Congratulations you've used reinvented the Milne model!!!!!

You can search the forums for lots of detail on the problems with Milne. The short answer is 1) it requires gravity to work differently than we think it does 2) it causes the early universe to expand rather slowly which causes problems with big bang nucleosynthesis and CMB 3) it doesn't fit with the most recent supernova measurements.

There is a variant of the Milne model called Milne-Dirac in which antimatter repels matter. In one recent thread, I was sort of defending it as "probably wrong, but not totally crazy."

Yes, twofish occasionally argues the less probable side of issues [he is old and enjoys stirring the pot now and then]. The odds favoring anti gravity from anti matter are not favorable. Gravity is almost surely mediated by an integer boson, and integer bosons appear to be indifferent to charge.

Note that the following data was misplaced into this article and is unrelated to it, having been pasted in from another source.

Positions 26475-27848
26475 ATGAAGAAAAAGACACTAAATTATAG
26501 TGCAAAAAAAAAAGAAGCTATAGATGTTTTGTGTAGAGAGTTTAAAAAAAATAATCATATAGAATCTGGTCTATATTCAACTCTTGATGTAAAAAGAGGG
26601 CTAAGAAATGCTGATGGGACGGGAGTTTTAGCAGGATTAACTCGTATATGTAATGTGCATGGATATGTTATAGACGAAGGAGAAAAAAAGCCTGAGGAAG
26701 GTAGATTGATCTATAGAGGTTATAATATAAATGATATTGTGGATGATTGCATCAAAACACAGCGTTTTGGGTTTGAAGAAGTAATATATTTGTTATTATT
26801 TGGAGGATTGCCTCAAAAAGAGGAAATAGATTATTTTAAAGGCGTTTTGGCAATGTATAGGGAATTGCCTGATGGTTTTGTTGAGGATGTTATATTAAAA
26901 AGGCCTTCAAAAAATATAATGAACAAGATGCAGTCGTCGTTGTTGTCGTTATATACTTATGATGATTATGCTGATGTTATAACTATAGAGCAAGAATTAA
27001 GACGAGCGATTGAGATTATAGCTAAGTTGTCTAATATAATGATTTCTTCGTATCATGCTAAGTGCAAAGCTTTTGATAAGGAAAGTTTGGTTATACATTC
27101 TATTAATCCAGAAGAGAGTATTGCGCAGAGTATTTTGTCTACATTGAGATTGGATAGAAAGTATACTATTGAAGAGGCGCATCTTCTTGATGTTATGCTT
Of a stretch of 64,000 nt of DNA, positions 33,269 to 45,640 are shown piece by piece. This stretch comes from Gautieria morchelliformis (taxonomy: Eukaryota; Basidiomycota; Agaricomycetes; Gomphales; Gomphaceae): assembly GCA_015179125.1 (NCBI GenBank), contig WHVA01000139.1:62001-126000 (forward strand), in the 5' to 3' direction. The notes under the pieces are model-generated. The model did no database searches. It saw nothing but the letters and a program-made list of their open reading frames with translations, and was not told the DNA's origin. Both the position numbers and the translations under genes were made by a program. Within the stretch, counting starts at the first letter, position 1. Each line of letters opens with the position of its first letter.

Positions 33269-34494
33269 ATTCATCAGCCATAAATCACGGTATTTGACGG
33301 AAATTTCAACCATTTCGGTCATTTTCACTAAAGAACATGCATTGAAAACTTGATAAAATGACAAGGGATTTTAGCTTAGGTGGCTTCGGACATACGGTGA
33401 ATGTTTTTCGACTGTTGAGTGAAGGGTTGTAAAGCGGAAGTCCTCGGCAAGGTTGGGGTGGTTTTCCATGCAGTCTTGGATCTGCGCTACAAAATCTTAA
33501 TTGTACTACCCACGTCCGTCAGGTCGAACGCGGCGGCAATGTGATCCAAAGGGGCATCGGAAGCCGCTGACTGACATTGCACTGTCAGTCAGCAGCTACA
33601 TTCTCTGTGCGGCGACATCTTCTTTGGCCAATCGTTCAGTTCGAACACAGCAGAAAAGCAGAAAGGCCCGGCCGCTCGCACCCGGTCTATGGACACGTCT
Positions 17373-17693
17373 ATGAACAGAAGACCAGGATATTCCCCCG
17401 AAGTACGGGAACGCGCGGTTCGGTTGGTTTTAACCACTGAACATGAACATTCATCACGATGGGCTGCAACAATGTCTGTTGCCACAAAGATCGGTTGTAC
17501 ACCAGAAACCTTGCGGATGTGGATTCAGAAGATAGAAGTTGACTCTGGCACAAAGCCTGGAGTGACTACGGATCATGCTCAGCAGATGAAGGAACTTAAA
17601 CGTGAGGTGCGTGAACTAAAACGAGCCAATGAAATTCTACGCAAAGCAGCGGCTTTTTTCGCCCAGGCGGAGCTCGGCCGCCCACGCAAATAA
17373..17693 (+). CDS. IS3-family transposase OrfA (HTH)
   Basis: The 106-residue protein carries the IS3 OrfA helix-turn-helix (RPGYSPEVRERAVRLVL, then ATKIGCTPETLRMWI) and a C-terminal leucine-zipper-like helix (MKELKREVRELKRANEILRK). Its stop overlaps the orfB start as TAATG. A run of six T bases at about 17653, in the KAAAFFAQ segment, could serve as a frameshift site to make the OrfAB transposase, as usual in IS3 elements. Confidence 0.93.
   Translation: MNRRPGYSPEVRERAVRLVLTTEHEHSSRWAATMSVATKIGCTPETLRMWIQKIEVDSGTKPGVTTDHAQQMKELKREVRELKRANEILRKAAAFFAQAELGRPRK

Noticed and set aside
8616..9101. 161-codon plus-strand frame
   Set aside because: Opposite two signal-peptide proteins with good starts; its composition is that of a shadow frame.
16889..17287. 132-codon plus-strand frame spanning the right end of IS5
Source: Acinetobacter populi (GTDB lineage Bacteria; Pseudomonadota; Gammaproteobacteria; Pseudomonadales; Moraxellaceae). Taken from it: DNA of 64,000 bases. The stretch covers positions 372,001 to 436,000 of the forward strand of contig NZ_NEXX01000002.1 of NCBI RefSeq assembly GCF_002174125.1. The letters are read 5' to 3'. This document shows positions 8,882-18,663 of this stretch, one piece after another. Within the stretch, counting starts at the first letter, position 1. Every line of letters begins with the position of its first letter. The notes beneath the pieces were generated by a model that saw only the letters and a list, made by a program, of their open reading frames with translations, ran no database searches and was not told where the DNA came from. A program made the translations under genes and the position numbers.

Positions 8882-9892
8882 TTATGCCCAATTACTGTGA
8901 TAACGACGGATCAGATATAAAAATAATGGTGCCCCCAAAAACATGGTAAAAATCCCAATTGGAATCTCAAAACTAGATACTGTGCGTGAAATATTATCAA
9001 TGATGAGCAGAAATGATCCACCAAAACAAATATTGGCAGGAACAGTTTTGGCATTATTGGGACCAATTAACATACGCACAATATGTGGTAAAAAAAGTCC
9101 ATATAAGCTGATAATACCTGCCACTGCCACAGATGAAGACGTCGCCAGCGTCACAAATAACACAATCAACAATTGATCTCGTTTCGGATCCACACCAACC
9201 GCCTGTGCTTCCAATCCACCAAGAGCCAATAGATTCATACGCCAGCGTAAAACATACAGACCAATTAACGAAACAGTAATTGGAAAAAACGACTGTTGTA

The co-moving perfect cosmological principle is also consistent with the Coasting Cosmology model with equation of state:

[itex] p = -\frac{\rho c^2}{3} [/itex]

In any flat model without cosmological constant we have

[itex] \rho \propto \frac{1}{R_H^2} [/itex]

In the CC model [itex]R_H[/itex] is constant in comoving co-ordinates and therefore the energy density [itex]\rho[/itex] is constant in co-moving co-ordinates.

This makes sense to me because if you factor out the expansion of space then you would expect the energy density to remain constant as energy is conserved locally.